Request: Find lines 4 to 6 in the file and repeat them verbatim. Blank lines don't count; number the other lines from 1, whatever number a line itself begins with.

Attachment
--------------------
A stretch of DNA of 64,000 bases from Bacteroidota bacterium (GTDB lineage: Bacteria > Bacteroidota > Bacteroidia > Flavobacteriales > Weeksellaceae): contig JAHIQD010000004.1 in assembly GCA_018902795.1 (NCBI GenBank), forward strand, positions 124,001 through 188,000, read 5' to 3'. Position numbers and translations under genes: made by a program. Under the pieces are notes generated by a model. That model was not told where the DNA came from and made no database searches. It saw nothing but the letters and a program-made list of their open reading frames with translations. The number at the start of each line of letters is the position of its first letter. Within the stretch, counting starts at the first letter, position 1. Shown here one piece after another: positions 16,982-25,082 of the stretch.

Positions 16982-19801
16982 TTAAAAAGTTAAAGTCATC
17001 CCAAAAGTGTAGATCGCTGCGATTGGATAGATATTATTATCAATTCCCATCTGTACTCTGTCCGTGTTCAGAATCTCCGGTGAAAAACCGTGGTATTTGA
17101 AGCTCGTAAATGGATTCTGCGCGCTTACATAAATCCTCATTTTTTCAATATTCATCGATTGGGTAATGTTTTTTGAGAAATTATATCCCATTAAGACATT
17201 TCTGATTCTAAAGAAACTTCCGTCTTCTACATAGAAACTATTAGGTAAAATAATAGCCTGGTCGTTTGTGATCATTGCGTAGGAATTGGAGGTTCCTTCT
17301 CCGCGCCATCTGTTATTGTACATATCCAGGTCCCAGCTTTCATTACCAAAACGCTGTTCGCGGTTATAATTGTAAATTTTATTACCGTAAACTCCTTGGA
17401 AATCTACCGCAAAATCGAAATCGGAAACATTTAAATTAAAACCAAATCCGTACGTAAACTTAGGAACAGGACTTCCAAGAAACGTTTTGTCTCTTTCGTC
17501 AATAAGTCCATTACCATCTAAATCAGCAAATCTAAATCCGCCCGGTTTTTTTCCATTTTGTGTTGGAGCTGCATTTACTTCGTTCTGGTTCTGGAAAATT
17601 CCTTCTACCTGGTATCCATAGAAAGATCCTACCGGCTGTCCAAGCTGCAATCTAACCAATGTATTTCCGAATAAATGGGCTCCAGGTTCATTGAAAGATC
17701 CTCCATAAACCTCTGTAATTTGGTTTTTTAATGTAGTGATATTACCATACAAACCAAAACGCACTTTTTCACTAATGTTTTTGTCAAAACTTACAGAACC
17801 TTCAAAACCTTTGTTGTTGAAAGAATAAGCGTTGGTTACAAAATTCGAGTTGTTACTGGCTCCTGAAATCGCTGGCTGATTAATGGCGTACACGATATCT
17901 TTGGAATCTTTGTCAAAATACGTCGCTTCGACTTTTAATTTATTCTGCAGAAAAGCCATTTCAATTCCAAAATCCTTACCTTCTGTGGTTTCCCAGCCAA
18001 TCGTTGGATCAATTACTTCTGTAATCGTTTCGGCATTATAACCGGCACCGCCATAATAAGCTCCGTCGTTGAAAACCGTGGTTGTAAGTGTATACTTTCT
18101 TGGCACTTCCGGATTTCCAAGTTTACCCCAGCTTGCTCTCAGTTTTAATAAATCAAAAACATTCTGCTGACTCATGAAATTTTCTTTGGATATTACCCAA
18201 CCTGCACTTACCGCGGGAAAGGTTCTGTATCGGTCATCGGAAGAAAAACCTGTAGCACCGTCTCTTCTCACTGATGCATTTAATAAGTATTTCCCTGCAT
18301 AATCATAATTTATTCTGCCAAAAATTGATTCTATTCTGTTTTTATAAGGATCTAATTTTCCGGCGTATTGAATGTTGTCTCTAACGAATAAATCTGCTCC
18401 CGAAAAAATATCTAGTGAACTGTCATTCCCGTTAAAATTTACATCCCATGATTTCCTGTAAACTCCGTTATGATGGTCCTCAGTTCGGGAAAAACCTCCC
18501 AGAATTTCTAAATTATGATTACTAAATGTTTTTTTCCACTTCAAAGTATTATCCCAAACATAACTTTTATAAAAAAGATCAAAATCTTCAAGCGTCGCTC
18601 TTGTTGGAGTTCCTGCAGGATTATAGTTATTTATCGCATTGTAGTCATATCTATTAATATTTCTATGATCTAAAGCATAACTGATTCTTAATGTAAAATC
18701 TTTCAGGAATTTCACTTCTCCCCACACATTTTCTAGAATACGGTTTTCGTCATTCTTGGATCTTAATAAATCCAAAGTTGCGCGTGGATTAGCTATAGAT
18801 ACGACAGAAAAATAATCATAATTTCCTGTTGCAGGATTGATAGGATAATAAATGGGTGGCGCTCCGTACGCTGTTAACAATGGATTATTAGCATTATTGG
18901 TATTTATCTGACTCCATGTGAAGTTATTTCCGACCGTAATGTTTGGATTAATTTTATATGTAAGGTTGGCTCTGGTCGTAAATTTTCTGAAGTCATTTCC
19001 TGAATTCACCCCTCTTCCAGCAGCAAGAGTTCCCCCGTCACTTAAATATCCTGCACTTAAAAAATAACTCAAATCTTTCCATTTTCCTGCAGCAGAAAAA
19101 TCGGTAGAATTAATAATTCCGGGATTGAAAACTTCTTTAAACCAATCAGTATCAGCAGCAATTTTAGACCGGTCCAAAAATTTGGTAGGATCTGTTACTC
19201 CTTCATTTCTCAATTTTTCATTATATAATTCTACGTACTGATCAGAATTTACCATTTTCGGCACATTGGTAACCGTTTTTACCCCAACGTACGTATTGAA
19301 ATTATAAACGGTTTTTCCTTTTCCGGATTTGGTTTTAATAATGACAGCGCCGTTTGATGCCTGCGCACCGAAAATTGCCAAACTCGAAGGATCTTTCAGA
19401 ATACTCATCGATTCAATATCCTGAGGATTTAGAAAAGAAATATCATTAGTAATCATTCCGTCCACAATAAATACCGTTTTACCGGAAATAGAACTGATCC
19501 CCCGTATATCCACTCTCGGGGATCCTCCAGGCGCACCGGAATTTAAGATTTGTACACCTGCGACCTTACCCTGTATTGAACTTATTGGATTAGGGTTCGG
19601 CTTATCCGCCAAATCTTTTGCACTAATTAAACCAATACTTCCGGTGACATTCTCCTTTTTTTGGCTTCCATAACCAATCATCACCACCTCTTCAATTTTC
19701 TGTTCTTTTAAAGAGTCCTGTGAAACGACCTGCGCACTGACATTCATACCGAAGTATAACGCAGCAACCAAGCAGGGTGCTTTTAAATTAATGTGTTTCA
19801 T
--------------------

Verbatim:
17001 CCAAAAGTGTAGATCGCTGCGATTGGATAGATATTATTATCAATTCCCATCTGTACTCTGTCCGTGTTCAGAATCTCCGGTGAAAAACCGTGGTATTTGA
17101 AGCTCGTAAATGGATTCTGCGCGCTTACATAAATCCTCATTTTTTCAATATTCATCGATTGGGTAATGTTTTTTGAGAAATTATATCCCATTAAGACATT
17201 TCTGATTCTAAAGAAACTTCCGTCTTCTACATAGAAACTATTAGGTAAAATAATAGCCTGGTCGTTTGTGATCATTGCGTAGGAATTGGAGGTTCCTTCT